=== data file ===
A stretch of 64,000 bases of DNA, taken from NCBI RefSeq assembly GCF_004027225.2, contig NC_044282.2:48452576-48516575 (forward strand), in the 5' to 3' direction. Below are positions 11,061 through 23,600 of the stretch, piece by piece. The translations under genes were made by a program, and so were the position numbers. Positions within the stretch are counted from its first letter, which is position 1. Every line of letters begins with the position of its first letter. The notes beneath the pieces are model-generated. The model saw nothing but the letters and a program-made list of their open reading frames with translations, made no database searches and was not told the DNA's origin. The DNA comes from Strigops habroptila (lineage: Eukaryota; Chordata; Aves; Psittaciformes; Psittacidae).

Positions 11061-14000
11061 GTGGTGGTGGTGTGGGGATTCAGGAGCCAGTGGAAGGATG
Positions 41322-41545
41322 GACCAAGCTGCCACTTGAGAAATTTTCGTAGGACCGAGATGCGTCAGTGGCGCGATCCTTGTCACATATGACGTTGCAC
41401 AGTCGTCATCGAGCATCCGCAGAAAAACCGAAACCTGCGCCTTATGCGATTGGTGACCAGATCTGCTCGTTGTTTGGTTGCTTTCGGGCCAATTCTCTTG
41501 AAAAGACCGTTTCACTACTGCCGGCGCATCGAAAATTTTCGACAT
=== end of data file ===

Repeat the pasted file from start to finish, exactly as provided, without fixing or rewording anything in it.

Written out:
A stretch of 64,000 bases of DNA, taken from NCBI RefSeq assembly GCF_004027225.2, contig NC_044282.2:48452576-48516575 (forward strand), in the 5' to 3' direction. Below are positions 11,061 through 23,600 of the stretch, piece by piece. The translations under genes were made by a program, and so were the position numbers. Positions within the stretch are counted from its first letter, which is position 1. Every line of letters begins with the position of its first letter. The notes beneath the pieces are model-generated. The model saw nothing but the letters and a program-made list of their open reading frames with translations, made no database searches and was not told the DNA's origin. The DNA comes from Strigops habroptila (lineage: Eukaryota; Chordata; Aves; Psittaciformes; Psittacidae).

Positions 11061-14000
11061 GTGGTGGTGGTGTGGGGATTCAGGAGCCAGTGGAAGGATG
Positions 41322-41545
41322 GACCAAGCTGCCACTTGAGAAATTTTCGTAGGACCGAGATGCGTCAGTGGCGCGATCCTTGTCACATATGACGTTGCAC
41401 AGTCGTCATCGAGCATCCGCAGAAAAACCGAAACCTGCGCCTTATGCGATTGGTGACCAGATCTGCTCGTTGTTTGGTTGCTTTCGGGCCAATTCTCTTG
41501 AAAAGACCGTTTCACTACTGCCGGCGCATCGAAAATTTTCGACAT